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Plugging Orphaned Oil and Gas Wells Is Going to Cost Us a Fortune – Mother Jones

Plugging Orphaned Oil and Gas Wells Is Going to Cost Us a Fortune – Mother Jones

Plugging Orphaned Oil and Gas Wells Is Going to Cost Us a Fortune – Mother Jones

Workers prepare to plug the orphan oil well at a ranch in Texas near Refugio last May.Eric Gay/AP

This story was originally published in High Country News It is reproduced here as a part of the Climate Desk collaboration.

In JanuaryThe Department of the Interior confirmed what many had suspected: There are more abandoned oil and gas wells than previously thought. In a memo, the agency wrote that more than 130,000 documented wells exist across the country that lack a responsible company on the hook to pay for cleanup—the remnant of more than 150 years of extracting oil and natural gas. This figure, based on data provided by the states, is two-and-a-half times the agency’s 2019 estimate, which put the figure at 56,000.

This is due to President Biden’s November Infrastructure Investment and Jobs Act, which includes $4.7 Billion to plug and reclaim abandoned and abandoned wells. Although this is a significant amount, it pales in comparison with the total cleanup cost of the new abandoned-well. It is expensive and time-consuming to plug wells. A 2021 Government Accountability Office report estimates that the cost to plug all 130,000 abandoned wells would be between $2.6 billion and $19 billion. According to industry experts and the plugging Oil state regulators use cost estimatesThe expected cost will likely be at the higher end of this spectrum. And it’s likely that this larger figure represents only a fraction of the problem: The Environmental Protection Agency in an April 2021 report that there could be as many as 3.4 million abandoned wells nationally.

In a memo announcing the recent plugging program, the agency noted that “millions of Americans live within a mile of the tens of thousands of abandoned mines and oil and gas wells.” Interior Department Secretary Deb Haaland has emphasized the environmental justice aspects of this push to plug abandoned wells. Apart from their negative effects on public health and greenhouse gases, abandoned wells have been well documented.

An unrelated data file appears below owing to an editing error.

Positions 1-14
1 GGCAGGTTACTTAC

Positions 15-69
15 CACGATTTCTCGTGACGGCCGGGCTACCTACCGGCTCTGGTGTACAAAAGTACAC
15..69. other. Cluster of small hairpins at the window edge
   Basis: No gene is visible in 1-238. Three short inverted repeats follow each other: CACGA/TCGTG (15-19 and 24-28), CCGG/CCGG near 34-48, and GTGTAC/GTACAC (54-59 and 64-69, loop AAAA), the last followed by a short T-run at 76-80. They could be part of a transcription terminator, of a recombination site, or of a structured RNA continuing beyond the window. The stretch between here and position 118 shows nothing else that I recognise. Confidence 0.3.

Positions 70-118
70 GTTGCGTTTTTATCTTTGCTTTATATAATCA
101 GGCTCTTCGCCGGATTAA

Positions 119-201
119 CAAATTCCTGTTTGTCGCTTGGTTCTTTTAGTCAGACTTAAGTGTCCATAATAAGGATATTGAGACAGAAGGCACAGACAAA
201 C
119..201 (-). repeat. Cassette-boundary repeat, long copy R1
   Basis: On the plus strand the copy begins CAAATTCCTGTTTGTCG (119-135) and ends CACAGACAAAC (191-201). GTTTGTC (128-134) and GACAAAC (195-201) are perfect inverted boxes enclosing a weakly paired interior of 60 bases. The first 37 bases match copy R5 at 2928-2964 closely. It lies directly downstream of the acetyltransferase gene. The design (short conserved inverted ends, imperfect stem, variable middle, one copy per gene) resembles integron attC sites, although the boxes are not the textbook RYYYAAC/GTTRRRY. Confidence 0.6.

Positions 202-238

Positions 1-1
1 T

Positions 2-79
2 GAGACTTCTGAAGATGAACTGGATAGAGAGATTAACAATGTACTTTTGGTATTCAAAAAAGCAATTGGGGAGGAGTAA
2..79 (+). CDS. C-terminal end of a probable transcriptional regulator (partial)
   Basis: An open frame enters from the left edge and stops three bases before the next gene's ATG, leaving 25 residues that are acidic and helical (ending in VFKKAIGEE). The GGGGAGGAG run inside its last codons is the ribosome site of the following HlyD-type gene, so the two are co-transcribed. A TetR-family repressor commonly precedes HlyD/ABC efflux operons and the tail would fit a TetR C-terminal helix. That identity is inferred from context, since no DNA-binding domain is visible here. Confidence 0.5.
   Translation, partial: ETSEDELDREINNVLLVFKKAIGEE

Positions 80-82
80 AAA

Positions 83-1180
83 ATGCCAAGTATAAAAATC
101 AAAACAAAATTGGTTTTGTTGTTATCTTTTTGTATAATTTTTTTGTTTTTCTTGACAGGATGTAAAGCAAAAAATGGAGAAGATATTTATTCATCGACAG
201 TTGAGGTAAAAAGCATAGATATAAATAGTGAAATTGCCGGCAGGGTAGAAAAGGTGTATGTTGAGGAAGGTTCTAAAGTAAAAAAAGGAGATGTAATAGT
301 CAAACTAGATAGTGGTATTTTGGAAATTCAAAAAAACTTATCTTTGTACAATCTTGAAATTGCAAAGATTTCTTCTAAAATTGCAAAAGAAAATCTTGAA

The latest infrastructure spending package includes $250m for wells on public ground, which are heavily concentrated in the West, as well as an additional $150m for tribal governments. According to the US Geological Survey, Wyoming, New Mexico, Colorado and New Mexico account for 65 per cent of all public-land oil and gas leases. Bureau of Land Management data. The BLM requires less financial assurances from oil companies than other oil states. This is to ensure that cleanup takes place in the unlikely event that the well is abandoned.

BLM Director Tracy Stonemanning and Nada Culver, Deputy Director of BLM, hosted an online forum to launch the new well plugging program. The program featured testimony by industry experts, environmental groups, officials from state oil and gaz departments, and others. Numerous speakers urged agency officials to increase bonding requirements. Sara Kendall, the program director at the Western Organization of Resource Councils, described the federal minimum bond requirements as “decades out of date” and blamed the system for “the problems and the delays in getting … inactive wells plugged and reclaimed.”

Haaland’s tenure as Interior secretary has highlighted the potential job-creation potential for a large-scale initiative to address abandoned wells. She has backed a proposal included in the White House’s Build Back Better spending bill that would create 250,000 jobs plugging oil and gas wells. The US Senate has resisted the bill. Job creation came up often during the public forum.

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“We shouldn’t have to choose between good jobs and a clean environment; we can and must have both,” said Jason Walsh, the director of the BlueGreen Alliance, a coalition of environmental groups and labor unions. “And well remediation and reclamation is kind of a perfect embodiment of that principle.”

26 states have so far indicated that they will apply for these grants. On this list are the West’s leading oil and gas states, including: Alaska, Arizona, California, Colorado, Montana, New Mexico, Utah and Wyoming. According to the, California (5.151), New Mexico (3.375), and Wyoming (1.350) had the highest numbers of orphaned wells. The most recent state reports from the Interstate Oil and Gas Compact Commission. Extra grant funding is available to states that “improve their plugging standards” or increase the financial assurances that oil and gas companies put forward to prevent wells from becoming abandoned. Tuesday’s announcement by the Interior Department was made public. Cross-agency agreement that includes the BLM, the Energy and Agriculture departments, the EPA, the IOGCC and tribal governments. The agreement describes how funding decisions are made and states that Congress will be receiving annual reports on well drilling. The funds will start to be allocated to the states at February’s end. According to the Interior Department.

“These legacy pollution clean-up efforts will advance the Department’s goals of environmental justice by helping historically marginalized communities address the devastating and long-lasting effects of legacy pollution,” the memo stated.

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